The geology of Jackson, Mississippi is like no other capital city across the United States.
Besides the two rivers and the all-too-common potholes, one geological feature that has been kept somewhat secret over the years is the fact that Jackson sits atop a volcano.
No, not one of those volcanoes that can erupt at any time. The Jackson Volcano lies 2,900 feet below the city and is more than dormant—it’s actually considered extinct, which is good news for Jacksonians *fingers crossed*
If you go to Belhaven Park on Poplar Boulevard, you’ll find a historical marker that reads:
“In the Late Cretaceous Period, shallow seas covered central Mississippi. About 75 million years ago, a volcano erupted through the seafloor creating an island surrounded by a reef. Today, these structures are located 2,900 feet beneath the city. Uplift created the Jackson Dome and the heights of LeFleur’s Bluff and Belhaven. These heights influenced Thomas Hinds to select this area as a suitable place to locate the new capital city in 1821.”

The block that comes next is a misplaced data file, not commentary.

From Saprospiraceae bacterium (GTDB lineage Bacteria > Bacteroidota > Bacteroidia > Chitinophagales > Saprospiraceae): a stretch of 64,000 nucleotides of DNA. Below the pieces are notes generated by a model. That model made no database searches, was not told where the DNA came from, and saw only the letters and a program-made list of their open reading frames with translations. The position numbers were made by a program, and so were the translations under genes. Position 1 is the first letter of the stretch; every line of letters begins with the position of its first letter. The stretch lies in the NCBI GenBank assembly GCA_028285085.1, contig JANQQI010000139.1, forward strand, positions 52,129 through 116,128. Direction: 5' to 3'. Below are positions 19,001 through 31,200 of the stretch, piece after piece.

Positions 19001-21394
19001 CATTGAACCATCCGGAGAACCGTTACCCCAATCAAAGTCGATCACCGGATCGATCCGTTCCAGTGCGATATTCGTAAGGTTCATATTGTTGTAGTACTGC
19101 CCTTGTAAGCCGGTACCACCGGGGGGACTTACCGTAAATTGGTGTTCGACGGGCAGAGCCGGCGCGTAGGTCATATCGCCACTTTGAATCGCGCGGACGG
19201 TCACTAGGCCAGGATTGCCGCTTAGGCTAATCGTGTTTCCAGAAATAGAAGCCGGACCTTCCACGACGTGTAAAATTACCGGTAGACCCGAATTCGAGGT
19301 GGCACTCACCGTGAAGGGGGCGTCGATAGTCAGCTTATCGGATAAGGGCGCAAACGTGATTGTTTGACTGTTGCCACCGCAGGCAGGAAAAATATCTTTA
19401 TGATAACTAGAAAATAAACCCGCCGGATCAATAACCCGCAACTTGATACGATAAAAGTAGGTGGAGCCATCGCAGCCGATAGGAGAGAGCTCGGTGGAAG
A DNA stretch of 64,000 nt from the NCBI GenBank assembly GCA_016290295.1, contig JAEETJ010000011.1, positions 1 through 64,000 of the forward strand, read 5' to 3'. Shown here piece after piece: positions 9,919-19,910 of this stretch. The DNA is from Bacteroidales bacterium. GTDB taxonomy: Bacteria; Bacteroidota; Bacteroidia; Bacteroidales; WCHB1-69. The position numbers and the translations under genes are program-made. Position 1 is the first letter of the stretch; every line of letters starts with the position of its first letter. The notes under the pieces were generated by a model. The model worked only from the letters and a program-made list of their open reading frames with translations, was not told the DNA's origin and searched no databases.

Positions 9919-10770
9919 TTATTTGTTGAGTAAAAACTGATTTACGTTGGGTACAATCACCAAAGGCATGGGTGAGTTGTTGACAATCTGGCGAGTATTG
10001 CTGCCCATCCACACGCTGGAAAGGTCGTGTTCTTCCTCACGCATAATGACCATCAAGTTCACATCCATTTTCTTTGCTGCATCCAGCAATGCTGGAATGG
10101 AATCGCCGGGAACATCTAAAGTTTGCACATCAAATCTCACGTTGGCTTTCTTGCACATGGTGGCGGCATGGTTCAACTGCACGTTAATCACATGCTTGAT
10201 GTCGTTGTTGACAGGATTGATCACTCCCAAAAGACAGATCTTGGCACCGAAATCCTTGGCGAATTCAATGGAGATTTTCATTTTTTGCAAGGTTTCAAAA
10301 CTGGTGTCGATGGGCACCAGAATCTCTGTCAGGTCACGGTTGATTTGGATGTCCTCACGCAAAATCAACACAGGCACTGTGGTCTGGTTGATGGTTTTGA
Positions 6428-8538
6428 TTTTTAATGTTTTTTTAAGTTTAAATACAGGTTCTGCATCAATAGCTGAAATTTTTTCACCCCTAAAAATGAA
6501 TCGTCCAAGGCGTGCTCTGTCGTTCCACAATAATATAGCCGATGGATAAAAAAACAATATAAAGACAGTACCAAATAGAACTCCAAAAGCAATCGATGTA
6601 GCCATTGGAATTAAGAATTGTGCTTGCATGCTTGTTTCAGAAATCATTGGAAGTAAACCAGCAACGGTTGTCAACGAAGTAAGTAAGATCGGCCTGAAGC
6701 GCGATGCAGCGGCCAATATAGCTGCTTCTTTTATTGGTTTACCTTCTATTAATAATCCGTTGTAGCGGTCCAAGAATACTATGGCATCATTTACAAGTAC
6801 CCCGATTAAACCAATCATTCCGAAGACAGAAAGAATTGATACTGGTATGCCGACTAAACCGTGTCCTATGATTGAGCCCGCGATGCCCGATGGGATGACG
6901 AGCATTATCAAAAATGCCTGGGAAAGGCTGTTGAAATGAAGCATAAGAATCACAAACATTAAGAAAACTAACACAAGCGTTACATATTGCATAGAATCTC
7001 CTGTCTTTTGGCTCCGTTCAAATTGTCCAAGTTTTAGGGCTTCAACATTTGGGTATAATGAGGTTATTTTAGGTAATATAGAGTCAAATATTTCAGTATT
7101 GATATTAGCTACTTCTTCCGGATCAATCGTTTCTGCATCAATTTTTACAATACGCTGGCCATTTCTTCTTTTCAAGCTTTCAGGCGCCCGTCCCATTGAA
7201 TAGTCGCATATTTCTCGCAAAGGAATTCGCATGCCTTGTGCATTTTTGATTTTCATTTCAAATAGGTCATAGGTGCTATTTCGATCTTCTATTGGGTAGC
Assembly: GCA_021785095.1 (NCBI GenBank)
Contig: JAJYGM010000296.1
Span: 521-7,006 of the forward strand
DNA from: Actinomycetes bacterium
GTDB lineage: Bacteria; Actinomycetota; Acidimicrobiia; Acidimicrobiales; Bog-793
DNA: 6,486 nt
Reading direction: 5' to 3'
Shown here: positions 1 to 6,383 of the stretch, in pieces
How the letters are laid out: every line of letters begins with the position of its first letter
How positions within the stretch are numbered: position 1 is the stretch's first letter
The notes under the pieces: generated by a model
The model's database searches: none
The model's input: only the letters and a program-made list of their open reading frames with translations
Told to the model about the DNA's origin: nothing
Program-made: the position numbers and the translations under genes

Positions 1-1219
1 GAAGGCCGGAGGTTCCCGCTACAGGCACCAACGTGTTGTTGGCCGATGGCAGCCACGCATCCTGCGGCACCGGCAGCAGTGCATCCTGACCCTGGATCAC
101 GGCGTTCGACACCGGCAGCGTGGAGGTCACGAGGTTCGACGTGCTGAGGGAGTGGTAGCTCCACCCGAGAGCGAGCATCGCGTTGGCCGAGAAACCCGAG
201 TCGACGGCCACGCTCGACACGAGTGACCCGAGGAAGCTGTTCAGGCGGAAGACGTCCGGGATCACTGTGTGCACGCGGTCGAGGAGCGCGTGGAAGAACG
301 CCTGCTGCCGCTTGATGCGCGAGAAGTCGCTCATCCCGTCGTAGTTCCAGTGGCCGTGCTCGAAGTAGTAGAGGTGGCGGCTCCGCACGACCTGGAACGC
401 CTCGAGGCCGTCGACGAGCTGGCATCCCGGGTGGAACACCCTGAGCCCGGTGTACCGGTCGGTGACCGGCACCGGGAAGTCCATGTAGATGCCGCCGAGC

Furthermore, the Late Cretaceous Period featured a chapter of volcanism within the Mississippi Embayment, which covers the south-central portion of the United States, about 106 to 69 million years ago.
At the tail end of the epoch, a triangular array of volcanic terrains formulated in the central region of the Mississippi Embayment, one of them being the 420-mile Jackson Volcano with its peak sitting directly below where the Mississippi Coliseum stands now.
Even though the volcano is extinct, the Jackson Dome still serves a vital role as it’s the only “significant” source of carbon dioxide east of the Mississippi River—necessary for the production of oil.
To find out more about the Jackson Volcano, check out this study from The Mississippi Department of Environmental Quality.